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About Josh Schimel

I grew up in New York City, loving the outdoors but thinking I wanted to be a chemist. I only discovered soil science after I graduated from College and was working as a technician in an ecosystem ecology lab. I’d never liked biology but I’d never realized that it could let you do chemistry with a view out the window that wasn’t looking over the East River to Brooklyn, but over Toolik Lake and the arctic cottongrass south to the Brooks Range, and the world. It’s even more fun when the snow’s flying and the mosquitoes are not.

I became a Professor, first at the University of Alaska Fairbanks, and now at UC Santa Barbara, as well as journal editor, Program Chair, and other jobs that need doing to keep science and Academe running. But the real fun in being a scientist will always be the rush of a new data set. There is nothing like the “Huh!?” of a “What an Idiot” moment, when something that had been puzzling suddenly becomes clear, leaving me wondering how I’d been such an idiot not to have seen it before.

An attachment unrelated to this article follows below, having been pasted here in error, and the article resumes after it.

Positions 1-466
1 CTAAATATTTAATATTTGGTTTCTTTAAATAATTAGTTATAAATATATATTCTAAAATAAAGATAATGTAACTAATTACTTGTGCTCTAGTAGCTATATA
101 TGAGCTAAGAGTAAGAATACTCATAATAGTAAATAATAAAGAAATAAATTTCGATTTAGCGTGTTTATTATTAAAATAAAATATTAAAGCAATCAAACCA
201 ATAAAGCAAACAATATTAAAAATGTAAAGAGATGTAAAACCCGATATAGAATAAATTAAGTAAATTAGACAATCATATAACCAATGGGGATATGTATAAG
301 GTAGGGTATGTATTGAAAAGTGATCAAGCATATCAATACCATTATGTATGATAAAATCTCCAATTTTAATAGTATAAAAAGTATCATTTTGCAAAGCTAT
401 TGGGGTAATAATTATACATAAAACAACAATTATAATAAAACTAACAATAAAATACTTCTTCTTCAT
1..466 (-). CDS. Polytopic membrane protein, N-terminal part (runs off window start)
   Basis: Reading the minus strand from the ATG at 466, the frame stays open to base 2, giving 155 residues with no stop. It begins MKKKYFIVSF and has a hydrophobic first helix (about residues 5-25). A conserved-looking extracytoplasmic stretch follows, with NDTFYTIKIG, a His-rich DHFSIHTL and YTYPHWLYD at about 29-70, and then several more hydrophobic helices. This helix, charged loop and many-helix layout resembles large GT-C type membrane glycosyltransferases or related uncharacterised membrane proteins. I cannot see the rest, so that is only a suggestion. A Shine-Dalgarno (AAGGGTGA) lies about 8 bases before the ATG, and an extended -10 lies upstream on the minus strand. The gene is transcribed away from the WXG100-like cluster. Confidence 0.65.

Somewhere along the line I became interested in communication and how we tell the story to explain our results; marrying an aspiring writer didn’t hurt either. I put together my first workshop on writing science when I was spending the summer in a lab in Montpellier, France; that morphed into a full-blown graduate class back in Santa Barbara. I started writing up notes from class and thought I might flesh them out in a few columns for the Bulletin of the Ecological Society of America. Everything was going smoothly until the “What an Idiot” moment: I wasn’t writing a few essays–I was writing a book. Huh.

Now I’m doing a blog to give me space to follow up on thoughts and topics that didn’t make it into Writing Science.

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